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Emerging Arts Leaders Symposium

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Art History

Is beauty adaptive?

As arts managers we’re in the business of beauty. Aesthetics are important to us. Preserving them, understanding them, honoring them, honing them, creating them, accessing them… we may not all agree about what is beautiful, but we certainly know much of art, whether it is making cultural commentary or seeking shock value, gives us pleasure to behold.

Denis Dutton speaks in this incredible TED talk (with help from the absolutely amazing Andrew Park. If you haven’t seen it already, his latest video of Iain McGilchrist’s “The Divided Brain” is amazing) about beauty and the incredible history of the artistic need for creating and celebrating beautiful art objects. Beauty is not in the eye of the beholder. It’s a gift, according to Dutton, deep within our minds handed down from ancestral celebration of human intelligent skills and an emotional connection that pre-dates language. As arts managers we are important, arguable essential, in the preservation and innovation of beauty.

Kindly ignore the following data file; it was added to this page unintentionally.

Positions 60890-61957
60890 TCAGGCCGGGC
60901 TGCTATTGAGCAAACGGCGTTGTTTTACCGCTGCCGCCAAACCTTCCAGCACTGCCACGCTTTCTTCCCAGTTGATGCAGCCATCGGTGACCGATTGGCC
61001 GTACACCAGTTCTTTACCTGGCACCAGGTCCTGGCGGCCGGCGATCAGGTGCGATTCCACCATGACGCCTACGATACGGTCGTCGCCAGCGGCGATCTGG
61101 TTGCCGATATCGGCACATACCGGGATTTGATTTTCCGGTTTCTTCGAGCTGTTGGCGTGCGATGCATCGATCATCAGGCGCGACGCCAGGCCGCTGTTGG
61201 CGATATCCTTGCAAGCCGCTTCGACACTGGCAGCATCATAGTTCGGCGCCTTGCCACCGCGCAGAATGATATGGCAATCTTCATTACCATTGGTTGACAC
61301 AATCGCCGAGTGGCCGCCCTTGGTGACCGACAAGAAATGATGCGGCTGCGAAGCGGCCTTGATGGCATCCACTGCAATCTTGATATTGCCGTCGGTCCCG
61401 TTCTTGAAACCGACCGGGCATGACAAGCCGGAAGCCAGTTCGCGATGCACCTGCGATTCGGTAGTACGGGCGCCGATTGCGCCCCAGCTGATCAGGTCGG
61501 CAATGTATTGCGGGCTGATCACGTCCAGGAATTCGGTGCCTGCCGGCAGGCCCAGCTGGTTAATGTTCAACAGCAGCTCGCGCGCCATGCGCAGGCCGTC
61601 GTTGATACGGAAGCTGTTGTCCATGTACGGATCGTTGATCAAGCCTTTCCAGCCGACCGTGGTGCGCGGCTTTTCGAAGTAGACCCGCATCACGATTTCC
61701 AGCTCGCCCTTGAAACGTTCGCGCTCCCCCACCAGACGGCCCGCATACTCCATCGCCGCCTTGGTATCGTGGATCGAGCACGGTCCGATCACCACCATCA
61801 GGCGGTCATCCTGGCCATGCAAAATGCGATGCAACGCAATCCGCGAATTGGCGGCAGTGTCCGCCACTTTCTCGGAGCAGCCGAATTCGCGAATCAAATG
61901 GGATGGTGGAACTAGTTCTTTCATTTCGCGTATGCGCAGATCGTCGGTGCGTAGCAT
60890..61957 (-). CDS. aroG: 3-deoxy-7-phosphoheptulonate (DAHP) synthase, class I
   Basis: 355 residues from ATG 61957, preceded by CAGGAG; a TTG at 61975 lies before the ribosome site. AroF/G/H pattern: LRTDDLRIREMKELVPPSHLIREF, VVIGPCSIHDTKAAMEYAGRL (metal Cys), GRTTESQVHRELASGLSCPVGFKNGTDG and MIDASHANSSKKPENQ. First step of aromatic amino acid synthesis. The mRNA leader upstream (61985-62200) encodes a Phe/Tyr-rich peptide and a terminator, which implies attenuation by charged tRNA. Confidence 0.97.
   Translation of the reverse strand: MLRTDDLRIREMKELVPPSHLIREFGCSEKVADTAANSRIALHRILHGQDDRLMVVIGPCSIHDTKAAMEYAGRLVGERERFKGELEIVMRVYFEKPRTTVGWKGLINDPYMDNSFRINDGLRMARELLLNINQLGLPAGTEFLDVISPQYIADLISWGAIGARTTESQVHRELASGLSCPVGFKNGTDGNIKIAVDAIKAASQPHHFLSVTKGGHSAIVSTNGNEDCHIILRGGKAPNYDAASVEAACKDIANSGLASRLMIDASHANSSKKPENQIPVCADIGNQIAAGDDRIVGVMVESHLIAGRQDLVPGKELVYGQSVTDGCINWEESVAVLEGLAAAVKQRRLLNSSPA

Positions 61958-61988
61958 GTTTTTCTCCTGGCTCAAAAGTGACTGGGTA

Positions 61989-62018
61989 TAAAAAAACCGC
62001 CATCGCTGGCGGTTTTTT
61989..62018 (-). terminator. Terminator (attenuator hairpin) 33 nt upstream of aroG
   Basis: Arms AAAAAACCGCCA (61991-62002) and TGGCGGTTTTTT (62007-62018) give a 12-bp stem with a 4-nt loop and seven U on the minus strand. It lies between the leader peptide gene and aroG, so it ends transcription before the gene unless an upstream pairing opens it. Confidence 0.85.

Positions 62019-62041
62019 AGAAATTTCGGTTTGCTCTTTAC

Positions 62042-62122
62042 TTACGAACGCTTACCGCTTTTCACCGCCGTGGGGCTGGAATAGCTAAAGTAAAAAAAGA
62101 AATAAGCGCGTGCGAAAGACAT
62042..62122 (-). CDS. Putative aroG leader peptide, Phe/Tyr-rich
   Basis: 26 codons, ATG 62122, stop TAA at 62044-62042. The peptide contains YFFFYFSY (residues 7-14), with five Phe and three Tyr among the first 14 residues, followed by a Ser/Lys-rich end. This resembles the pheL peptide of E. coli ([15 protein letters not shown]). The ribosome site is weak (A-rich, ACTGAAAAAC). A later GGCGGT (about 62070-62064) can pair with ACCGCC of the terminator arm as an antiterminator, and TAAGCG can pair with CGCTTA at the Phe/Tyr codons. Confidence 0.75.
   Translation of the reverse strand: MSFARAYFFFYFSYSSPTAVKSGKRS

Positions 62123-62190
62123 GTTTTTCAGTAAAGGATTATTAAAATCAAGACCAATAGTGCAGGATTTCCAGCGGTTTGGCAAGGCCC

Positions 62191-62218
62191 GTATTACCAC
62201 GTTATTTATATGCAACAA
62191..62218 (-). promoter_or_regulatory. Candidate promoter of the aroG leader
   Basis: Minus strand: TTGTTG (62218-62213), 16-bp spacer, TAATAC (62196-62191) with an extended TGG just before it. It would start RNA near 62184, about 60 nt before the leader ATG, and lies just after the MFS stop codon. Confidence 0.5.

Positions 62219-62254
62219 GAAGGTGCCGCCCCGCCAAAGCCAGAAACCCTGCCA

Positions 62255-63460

As an arts manager what do you think of Dutton’s Darwinian theory of beauty? How can we use this understanding of beauty and it’s connection to our emotional center to protect and advocate for our arts organizations?

Getting Naked in the Nude

In today’s NYTimes article “An Unblushing Career of Undressing Women” Karen Rosenberg takes a look at the show “Degas and the Nude,” at the Museum of Fine Arts in Boston. She suggests the show explores how to Degas, “the academic nude, the prostitute, the dancer and the bather were essentially the same woman. The naked body was a constant; what changed, from picture to picture, was society.”

Society continues to change and as time marches on the historical art relics we hold so dear begin to change to us. Any student of Art History 101 knows in the art world context is used to explain everything. We absorb details about the lives, times and technology that these past great minds lived and operated in. What we increasingly fail to look at, however, is how theses pieces can still speak to us without the trappings of “meaning” or the rationalization of history.

How will we as emerging arts leaders deal with our artistic past? When we present complicated or historic works that were created in times so different from our own are we required to present extra information to explain to our audiences how to react? What to feel?

I’m glad for a glimpse at this side of Degas, often we allow our audiences to pigeon hole great artists past by their most popular and palatable work instead of viewing them within the context of our time as well as theirs.

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